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Hempfield Area High School students get financial advice to rock ‘n’ roll beat

November 7, 2017
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Gooding, lead singer of the band GOODING, talks to students about the importance of financial literacy at Hempfield Area High School on Nov. 6.

Rock ‘n’ roll is about freedom: the freedom to buy a car, to own a home and to live debt-free.

That’s the message the rock band GOODING, which combines lessons in financial literacy with rock music, delivered to the students of Hempfield Area High School during performances Monday.

The band sings about life and love, loss and happiness, the same things most rock bands sing about, said lead singer and founder Steven Gooding, who goes by Gooding.

“If I’m doing my job as a songwriter, and we’re doing our jobs as musicians, the music should work in any environment,” Gooding said.

But after a 30-minute set, when the auditorium lights come up and the leather jackets and guitar straps come off, the band talks to students about the tough times in life and how to avoid them. In many cases, that starts with having a strong grasp on personal finance, Gooding said.

The band has been taking its financial literacy program to schools across the United States and Canada since 2014. Performances are supported by the nonprofit Funding the Future and corporate sponsorships, with no cost to school districts. When the band isn’t performing at schools, they’re in the studio or producing music for film and television.

In a presentation following the musical performance, GOODING discussed the importance of setting up a savings account and monitoring spending. They also touched on how to research college loans and maintain a healthy credit score.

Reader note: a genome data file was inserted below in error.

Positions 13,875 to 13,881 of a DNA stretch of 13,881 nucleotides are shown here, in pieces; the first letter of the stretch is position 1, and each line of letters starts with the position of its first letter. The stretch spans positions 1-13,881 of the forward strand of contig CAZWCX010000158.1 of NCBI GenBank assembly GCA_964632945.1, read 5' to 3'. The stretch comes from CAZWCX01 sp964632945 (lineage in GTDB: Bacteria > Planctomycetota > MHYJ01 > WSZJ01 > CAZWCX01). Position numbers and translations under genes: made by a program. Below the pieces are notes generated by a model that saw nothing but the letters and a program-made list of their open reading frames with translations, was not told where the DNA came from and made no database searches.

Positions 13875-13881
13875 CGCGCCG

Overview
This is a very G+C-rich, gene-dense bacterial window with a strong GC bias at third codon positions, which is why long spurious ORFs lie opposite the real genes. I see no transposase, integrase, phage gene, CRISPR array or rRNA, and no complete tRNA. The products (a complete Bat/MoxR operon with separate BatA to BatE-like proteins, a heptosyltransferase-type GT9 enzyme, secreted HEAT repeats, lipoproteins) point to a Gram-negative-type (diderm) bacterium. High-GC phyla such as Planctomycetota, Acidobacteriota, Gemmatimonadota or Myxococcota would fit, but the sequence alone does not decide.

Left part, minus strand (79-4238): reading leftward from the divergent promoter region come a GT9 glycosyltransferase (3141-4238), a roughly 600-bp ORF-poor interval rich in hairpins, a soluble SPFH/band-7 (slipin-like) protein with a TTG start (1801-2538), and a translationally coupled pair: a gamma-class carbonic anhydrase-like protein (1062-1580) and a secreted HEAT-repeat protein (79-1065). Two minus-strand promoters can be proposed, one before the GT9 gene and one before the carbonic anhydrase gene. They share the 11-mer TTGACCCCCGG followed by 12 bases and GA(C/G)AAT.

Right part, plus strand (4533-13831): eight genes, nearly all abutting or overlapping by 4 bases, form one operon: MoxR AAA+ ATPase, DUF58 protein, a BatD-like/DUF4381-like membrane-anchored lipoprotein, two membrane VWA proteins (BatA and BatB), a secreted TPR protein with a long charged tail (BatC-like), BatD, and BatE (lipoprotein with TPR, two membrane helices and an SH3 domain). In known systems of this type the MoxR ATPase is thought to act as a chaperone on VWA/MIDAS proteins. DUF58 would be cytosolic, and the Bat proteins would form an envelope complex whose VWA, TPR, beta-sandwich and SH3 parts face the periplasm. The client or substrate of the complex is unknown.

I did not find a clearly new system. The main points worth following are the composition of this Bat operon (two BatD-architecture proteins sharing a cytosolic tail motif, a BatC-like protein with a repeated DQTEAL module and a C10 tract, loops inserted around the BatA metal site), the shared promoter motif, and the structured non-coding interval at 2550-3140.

The assembly was part of efforts throughout the high school to teach students about personal finance. For example, the school added a new financial literacy course this fall that is required for all freshmen, in which students learn skills like how to make a budget and balance a checkbook.

Bringing in GOODING was another way teachers hope to bring these lessons to life.

“It’s a unique way to present it to our student body, in a way that makes them a little more aware and perceptive,” said John Howell, business education department chairman in the Hempfield Area School District.

Students said the performance got them thinking about what they can start doing to manage their personal finances.

“I have three jobs, and by looking at my bank account, you wouldn’t know,” said senior Kaley Smith.

She Smith plans to attend college and pursue a career as a pediatric nurse after high school and is thinking about how she’s going to pay the bills once she’s on her own.

Her classmate Mya Perkins, also a senior, said she got the message.

“It was so entertaining, and it had nothing to do with finance at first,” Perkins said of the performance.

And because it was fun and upbeat, Perkins said, she and her classmates were more inclined to tune in to the technical details about managing credit cards and loan payments.

Jamie Martines is a Tribune-Review staff writer. Reach her at jmartines@tribweb.com or 724-850-2867 or via Twitter @Jamie_Martines.

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